Security Gate Desktop Reader / Writer Self-Checkout RFID in Korean National Library
Self-Return Book Drop Checkout machine for reserved books Smart Shelves RFID in Korean National Library
Printer for ID card for c heckout Machine for collection inventory The book which has a RFID chip RFID in Korean National Library
Advantages of using RFID in libraries Speedy circulation operations High-speed inventory control Promoting value-added user services Protecting from stealing or lost books Reducing the time to reshelf Longer life than bar codes
Issues for using RFID in library High cost and budgeting for RFID Limitation of materials –Physical substance, odd shapes, metal components like CDs Removal of exposed tags Exit sensor problems Issue about RFID’s standard
Budgeting for RFID (Boss, 2003) 40,000 tags x $.55$22,000 1 programmer/converter r ental (3 weeks) 750 2 staff stations x $2,5005,000 2 exit sensors x $4,0008,000 1 wireless portable scanner 4,500 222 hours of labor x $8.001,775 Carpentry and electrical975 Installation and training3,000 250,000 tags x $.50$137,500 5 programmer/converter rentals (2 months) 10,000 8 staff stations x $2,50020,000 2 patron self-charging unit40,000 3 book drop units9,000 4 exit readers x $4,00016,000 5 wireless portable scanners x $4,500 22,500 1375 hours of labor x $8.00 11,000 Carpentry and electrical5,000 Installation and training6,000 The labor cost assumes a conversion rate of thre e tags per minute.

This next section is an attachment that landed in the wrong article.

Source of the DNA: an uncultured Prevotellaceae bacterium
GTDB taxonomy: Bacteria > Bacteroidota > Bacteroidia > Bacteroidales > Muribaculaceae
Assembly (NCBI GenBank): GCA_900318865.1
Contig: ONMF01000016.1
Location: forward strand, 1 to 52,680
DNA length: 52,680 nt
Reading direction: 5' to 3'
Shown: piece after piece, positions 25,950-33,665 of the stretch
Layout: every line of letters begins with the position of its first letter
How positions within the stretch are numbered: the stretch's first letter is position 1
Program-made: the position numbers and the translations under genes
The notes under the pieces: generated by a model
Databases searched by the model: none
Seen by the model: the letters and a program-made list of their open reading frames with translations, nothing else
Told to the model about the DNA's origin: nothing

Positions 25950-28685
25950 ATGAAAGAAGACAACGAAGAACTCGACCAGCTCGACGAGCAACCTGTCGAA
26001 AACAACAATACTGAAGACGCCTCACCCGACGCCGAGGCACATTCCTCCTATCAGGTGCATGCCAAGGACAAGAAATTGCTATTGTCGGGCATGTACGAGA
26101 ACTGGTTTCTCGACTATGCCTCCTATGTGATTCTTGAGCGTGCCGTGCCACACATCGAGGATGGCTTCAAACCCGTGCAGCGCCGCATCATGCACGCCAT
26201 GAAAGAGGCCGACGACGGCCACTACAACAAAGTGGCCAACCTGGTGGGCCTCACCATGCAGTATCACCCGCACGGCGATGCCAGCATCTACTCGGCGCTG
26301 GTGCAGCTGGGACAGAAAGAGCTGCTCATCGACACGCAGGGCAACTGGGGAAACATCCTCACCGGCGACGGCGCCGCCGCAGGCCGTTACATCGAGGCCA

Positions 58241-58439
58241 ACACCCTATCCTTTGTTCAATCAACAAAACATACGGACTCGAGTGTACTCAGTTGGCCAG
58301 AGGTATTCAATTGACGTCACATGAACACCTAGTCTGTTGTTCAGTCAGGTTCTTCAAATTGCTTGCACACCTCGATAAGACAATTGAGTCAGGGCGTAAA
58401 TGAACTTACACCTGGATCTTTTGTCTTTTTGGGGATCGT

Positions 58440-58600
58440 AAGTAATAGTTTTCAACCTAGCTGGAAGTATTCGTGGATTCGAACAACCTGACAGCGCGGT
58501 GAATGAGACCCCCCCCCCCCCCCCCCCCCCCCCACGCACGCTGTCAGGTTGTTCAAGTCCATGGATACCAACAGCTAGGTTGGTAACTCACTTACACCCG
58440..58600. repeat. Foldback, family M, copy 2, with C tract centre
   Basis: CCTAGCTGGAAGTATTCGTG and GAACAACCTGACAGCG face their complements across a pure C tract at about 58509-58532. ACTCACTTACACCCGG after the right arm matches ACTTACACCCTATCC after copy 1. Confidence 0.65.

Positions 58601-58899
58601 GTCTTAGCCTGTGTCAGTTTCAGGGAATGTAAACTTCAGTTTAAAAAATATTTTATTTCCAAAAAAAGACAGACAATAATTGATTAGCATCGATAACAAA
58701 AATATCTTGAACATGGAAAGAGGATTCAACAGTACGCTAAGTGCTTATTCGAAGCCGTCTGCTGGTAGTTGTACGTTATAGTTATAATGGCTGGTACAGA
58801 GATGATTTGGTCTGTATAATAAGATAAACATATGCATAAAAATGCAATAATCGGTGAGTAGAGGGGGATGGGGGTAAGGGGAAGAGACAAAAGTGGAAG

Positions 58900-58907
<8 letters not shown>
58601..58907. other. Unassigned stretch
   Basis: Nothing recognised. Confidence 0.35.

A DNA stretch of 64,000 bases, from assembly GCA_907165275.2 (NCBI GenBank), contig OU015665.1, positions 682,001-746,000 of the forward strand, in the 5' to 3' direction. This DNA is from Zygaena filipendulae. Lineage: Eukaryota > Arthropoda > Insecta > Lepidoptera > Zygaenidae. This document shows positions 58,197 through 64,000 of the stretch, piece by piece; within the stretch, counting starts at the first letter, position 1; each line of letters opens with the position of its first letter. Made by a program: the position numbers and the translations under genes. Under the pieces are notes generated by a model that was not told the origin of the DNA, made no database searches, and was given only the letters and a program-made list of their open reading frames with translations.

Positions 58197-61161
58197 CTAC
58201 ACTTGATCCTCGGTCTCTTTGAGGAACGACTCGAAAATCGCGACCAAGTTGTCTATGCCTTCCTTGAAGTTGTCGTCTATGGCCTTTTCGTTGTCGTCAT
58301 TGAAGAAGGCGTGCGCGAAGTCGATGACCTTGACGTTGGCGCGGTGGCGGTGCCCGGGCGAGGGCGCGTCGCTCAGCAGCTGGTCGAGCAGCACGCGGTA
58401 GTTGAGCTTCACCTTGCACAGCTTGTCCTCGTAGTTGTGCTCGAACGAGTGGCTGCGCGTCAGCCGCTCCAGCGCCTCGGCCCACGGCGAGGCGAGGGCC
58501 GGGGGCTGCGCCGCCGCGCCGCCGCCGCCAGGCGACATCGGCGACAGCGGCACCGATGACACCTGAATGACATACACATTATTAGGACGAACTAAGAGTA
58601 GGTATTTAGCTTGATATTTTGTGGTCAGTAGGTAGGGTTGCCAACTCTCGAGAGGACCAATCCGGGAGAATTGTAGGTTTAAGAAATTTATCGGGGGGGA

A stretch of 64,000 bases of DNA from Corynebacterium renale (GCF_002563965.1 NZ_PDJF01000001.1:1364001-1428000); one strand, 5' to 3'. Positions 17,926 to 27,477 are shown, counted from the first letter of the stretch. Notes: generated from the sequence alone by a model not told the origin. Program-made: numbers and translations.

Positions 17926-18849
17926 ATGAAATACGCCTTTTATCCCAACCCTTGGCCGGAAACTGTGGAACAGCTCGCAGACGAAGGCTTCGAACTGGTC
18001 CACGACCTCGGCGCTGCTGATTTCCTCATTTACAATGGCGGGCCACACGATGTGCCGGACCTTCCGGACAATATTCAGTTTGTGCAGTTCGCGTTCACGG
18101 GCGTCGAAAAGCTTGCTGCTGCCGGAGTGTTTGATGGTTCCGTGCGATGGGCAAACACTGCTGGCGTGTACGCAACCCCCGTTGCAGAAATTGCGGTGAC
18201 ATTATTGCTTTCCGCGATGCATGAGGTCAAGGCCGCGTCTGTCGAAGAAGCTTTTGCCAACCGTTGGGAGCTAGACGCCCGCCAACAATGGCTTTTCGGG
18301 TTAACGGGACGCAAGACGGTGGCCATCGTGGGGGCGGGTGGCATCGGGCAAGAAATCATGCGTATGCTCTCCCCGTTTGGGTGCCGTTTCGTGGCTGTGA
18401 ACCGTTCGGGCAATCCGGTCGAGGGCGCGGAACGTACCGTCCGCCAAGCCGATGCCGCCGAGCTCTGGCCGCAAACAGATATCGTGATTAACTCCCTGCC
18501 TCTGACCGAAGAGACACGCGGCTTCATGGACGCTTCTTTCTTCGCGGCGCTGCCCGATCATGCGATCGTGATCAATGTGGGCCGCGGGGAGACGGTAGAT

Issue about RFID’s standard Retail enviro nment Inexpensive, Less durable Payment sys tems More durabl e, More secure Library envir onment Inexpensive, Durable
Security Issues (1) Clandestine tracking and inventorying (Juels, 2005) RFID tag broadcasts a fixed serial number to nearby readers RFID privacy legislation –California 2004: considered and rejected 2006: Passed –Federal Real ID Act Development of RF-ID driver’s license Overlooked privacy issues
Security Issues (3 ) Range –UHF: more than 10 meters –HF: a couple of meters –Liquids hamper the scanning (Human Body) –In some RFID even kilometers away.